Hi all! I don’t have much of a preamble this week, other than to once again shamelessly promote Pop Culture Pen Pals, which is coming out this weekend and contains Hannah and I getting very hyped about many things, but primarily One Day At a Time, Captain Marvel, and Good Girls, and Hannah uses the phrase “sexy marshmallow peep” and it’s pretty great.
So You Want to Talk About Race? – Ijeoma Oluo
What is intersectionality and why do I need it? How can I talk about affirmative action? What are microaggressions? These are just a few of the chapter titles in Oluo’s debut book, a thorough and succinct primer outlining a better path to talking about race. If my first sentence sounds a bit like a book report, that’s at least partly because this book is likely on a whole bunch of “required reading for white people” lists–and rightfully so! Not that I’m the person able to make that kind of designation–but I do know that I certainly learned and grew from Oluo’s extremely helpful metaphors and expansiveness.
Like Why I’m No Longer Talking to White People About Race (discussed here) was largely situated in a British experience and history, this book specifically tackles these topics as they relate to an American audience. (Though, again, the principles can be applied anywhere!) Oluo is fairly straightforward from the start that her book is mostly directed towards white people, hoping to explain enough to us so that we don’t go pestering the BIPOC [Black, Indigenous, and people of color] in our lives for information we could very easily find ourselves. Again, I can’t speak to what the reading experience might be for someone who’s not white, but Oluo does state repeatedly that she hopes it’s a validating one. Oluo also has a fantastic sense of humor and accessible style that kept me thinking “okay, just one more chapter and then I’ll wrap up my lunch break…okay one more…one more.”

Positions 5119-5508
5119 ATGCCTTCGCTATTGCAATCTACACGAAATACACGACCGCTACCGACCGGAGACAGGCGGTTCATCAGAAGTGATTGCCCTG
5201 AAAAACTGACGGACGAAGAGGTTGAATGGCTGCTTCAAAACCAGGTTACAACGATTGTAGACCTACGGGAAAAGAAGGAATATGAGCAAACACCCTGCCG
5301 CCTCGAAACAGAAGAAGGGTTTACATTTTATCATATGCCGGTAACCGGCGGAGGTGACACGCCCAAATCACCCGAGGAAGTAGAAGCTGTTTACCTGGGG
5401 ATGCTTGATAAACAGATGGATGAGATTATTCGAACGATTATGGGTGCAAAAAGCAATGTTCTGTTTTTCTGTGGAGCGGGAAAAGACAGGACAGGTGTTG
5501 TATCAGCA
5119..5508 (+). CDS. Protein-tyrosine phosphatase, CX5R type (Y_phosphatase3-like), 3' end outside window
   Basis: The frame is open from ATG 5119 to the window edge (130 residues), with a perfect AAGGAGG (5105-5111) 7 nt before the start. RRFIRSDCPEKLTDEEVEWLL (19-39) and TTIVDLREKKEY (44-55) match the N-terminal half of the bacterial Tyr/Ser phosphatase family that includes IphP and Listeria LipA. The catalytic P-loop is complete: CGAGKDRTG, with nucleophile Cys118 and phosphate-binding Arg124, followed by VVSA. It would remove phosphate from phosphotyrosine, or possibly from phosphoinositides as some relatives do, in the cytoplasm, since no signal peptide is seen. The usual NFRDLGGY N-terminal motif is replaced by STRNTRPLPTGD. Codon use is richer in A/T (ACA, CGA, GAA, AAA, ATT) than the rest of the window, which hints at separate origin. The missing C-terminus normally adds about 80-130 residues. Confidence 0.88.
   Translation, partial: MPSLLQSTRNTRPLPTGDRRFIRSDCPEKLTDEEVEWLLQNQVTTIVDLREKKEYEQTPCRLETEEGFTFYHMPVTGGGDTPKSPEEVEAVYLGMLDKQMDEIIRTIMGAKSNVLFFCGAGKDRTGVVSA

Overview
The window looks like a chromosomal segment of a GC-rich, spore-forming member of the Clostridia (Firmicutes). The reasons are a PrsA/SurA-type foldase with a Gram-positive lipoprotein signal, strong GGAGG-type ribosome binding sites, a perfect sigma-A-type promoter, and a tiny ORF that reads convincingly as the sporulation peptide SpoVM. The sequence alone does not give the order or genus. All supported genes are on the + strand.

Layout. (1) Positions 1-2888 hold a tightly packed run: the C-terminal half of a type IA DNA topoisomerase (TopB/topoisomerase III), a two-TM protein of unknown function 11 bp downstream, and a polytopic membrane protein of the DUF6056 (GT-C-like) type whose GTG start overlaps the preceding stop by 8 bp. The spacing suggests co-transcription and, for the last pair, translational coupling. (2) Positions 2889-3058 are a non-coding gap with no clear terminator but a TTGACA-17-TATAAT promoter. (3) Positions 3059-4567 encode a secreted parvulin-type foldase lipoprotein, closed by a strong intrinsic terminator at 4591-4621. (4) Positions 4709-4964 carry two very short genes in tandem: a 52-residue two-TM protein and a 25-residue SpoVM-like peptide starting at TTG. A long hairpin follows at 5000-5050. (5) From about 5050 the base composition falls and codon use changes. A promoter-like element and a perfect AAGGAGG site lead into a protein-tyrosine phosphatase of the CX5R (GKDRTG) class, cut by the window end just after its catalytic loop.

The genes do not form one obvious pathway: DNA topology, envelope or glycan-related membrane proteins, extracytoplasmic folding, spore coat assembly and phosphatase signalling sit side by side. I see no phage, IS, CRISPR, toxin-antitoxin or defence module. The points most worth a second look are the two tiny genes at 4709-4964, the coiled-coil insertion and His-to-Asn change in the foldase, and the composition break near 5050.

Then She Was Gone – Lisa Jewell
Oh psychological thrillers. I always want so much from you and am so frequently disappointed. Tale as old as time, white teenage girl goes missing, her family is shattered, then years later some twisty events happen and some other twisty events are revealed. Sorry, that was a bit crass, but all these things are such intense genre tropes that when I tried to type them out sincerely it came out quite silly. Anyway, I don’t have a problem with genre tropes! I love it when genre tropes can be used to do something interesting and/or unexpected, when they expose or examine why those tropes are so effective or the toll they take, or just, at bottom, when they create an exciting story.